After less than a year in charge at Renton, the vice president of Boeing who runs the assembly plant there and manages the 737 MAX program is retiring. Eric Lindblad, an operations expert at the factory, was hired to solve manufacturing and supply chain problems, but withdrew due to a security crisis that has raised doubts about Boeing's design.
Lindblad, 57, who has spent 34 years at Boeing as a well-regarded manufacturing executive, took over the Renton plant and the 737 program last August after a series of problems with the supply of engines and fuselages that They had slowed aircraft deliveries and led to an accumulation of 737 parked aircraft.
However, within a few months his work was quickly consumed by the crisis surrounding the 737 MAX after two crashes that killed 346 people.
In a letter to employees who announced the news on Thursday, Boeing Commercial Airplanes chief Kevin McAllister clarified that Lindblad is not being expelled, saying that Lindblad "shared with me his desire to retire last year, and now we will begin to embark. in a reflection and transition plan without problems ".
McAllister praised Lindblad's "strong leadership and tireless drive over the past 12 months leading the 737 program, as he has navigated some of the toughest challenges our company has faced."
"We are grateful for their service and dedication," wrote McAllister.
In his own letter to employees, Lindblad confirmed that "I had planned to retire last summer. But having the opportunity to come to Renton and work with all of you was something I could not pass up. "
"When I joined the 737 team a year ago, it was like a homecoming for me. I am proud to say that 23 of my 34 years at Boeing happened here in Renton, "Lindblad told employees, adding that" last year was one of the most difficult times that the 737 program has faced. "
Less than three months after he took office in Renton, accused of solving the problems of the 737 supply chain, those problems paled to insignificance after a Lion Air 737 MAX crashed in Indonesia in late October, killing 189 people.
Just a week after the accident, Boeing issued a bulletin to MAX operators highlighting a previously unknown problem with the plane. He told pilots that a failed Angle of Attack sensor on the Lion Air jet could have triggered a new flight control system that repeatedly pushed the nose of the plane down.
With that, the focus of Boeing and Lindblad shifted towards the search for an engineering solution for this vulnerability. But before that was achieved, the second accident, of an Ethiopian Airlines plane in March, killed 157 other people and led to the MAX grounding of the world.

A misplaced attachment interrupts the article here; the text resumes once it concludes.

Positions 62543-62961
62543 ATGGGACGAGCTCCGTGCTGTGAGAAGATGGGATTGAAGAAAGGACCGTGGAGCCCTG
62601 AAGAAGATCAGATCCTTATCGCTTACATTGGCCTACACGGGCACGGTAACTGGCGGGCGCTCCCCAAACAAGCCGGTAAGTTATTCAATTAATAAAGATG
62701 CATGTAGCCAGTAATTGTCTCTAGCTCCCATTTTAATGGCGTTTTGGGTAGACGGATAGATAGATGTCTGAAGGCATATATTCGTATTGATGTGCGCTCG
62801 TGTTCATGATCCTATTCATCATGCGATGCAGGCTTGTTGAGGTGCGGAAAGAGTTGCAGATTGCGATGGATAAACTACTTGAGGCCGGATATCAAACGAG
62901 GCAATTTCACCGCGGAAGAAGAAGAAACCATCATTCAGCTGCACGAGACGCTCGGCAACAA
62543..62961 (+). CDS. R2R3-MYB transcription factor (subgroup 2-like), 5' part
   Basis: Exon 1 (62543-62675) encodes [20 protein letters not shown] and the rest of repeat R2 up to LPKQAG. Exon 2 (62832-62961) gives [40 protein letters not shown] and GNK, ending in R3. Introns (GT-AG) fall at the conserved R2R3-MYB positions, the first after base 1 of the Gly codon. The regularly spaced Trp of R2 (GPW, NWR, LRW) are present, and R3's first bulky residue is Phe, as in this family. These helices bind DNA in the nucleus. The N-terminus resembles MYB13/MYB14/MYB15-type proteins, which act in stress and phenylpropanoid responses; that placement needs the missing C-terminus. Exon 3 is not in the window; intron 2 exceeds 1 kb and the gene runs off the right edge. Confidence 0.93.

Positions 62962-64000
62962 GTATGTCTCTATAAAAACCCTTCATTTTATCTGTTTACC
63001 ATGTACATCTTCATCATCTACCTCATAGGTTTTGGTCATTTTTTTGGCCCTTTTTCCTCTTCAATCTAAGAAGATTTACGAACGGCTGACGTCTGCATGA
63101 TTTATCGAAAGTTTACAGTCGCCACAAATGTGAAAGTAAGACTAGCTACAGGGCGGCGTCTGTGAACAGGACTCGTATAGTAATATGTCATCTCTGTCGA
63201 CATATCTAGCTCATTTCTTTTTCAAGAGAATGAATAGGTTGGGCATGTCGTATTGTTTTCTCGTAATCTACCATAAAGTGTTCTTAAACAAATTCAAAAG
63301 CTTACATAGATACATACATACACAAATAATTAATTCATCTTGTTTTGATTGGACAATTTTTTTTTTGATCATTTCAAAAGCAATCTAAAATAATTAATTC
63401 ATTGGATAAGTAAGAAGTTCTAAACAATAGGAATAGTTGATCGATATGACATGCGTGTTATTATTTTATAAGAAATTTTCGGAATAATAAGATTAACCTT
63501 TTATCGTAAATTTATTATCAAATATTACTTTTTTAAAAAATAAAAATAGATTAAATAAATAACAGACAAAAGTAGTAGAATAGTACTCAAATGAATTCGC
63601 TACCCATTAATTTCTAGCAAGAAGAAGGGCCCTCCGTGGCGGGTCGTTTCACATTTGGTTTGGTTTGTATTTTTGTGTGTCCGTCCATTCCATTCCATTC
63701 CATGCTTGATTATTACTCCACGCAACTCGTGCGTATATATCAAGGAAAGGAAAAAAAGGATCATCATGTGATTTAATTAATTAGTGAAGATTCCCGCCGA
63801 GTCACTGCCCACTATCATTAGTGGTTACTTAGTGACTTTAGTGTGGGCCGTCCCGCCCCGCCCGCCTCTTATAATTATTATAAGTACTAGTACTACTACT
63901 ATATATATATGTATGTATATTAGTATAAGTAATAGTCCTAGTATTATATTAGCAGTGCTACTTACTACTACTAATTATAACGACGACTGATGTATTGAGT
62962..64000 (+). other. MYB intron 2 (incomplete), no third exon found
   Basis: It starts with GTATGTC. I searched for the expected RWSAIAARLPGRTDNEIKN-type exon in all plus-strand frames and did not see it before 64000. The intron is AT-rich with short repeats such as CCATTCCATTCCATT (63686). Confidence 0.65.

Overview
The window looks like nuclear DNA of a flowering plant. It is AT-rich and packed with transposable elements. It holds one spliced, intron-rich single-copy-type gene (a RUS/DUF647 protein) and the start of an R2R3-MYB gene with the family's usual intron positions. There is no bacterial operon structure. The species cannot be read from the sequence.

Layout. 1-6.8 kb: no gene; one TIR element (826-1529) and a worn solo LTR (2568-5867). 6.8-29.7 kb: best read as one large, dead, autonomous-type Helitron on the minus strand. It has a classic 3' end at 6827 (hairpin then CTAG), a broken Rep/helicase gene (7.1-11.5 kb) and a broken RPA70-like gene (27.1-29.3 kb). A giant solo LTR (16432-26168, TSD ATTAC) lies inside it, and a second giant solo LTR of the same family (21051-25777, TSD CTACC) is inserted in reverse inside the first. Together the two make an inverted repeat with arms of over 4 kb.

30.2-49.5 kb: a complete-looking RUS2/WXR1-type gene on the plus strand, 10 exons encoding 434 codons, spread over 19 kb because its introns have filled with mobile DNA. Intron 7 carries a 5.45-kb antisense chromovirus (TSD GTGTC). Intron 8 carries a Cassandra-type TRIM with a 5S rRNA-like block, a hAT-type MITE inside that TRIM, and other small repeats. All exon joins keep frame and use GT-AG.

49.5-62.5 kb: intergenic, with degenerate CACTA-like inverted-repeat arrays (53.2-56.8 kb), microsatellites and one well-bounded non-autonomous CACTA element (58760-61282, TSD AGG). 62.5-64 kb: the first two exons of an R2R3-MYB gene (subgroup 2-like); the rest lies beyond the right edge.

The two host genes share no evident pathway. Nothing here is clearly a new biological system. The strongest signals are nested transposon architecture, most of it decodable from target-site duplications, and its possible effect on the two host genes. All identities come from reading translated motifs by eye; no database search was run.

Since then, 737 MAX parked have been accumulating around the Puget Sound region and further afield, in what has become the biggest crisis Boeing faces in decades.
Prior to taking over the general charge at Renton, Lindblad ran the new 777X van jet program in Everett and had previously created the new 777X composite aileron center in Everett.
Prior to that, he had been vice president of manufacturing operations at Renton, where he oversaw the successful automation of assembly processes there and an unprecedented increase in production.
To replace Lindblad, McAllister named Mark Jenks, who had been in charge of the development of Boeing's new propulsion program, the New Midmarket Airplane or NMA. Lindblad said that over the next few weeks he will work closely with Jenks "to ensure a smooth transition."
McAllister said that Jenks "ran the 787 program during some of his most difficult years, and has held several leadership positions within Boeing's space and defense business" and that his experience would help the 737 program "as we will return to 737 MAX carefully and completely to the service. "
The NMA program in place of Jenks will be Vice President Mike Sinnett, who currently directs the long-term product strategy of Boeing and Future Airplane Development, and also the technical leader that Boeing has appointed to speak publicly about the design of the control system. flight that went wrong in the MAX.
Sinnett will maintain its long-term strategic role and will also lead the NMA program, which could suggest that the NMA approach is being eliminated until the MAX crisis is resolved. McAllister in his letter to employees tried to counteract any inference.
"Let me be clear: the NMA team will continue to operate as a program," McAllister wrote, adding that Sinnett's experience as vice president and chief project engineer for the 787 Dreamliner program would help NMA advance.
However, when he announced the leadership change, McAllister reiterated that MAX remains Boeing's top priority:
"These are unprecedented times for us, as our main focus remains the safe return of service for the 737 MAX and the quality and safety of driving in everything we do," he told employees.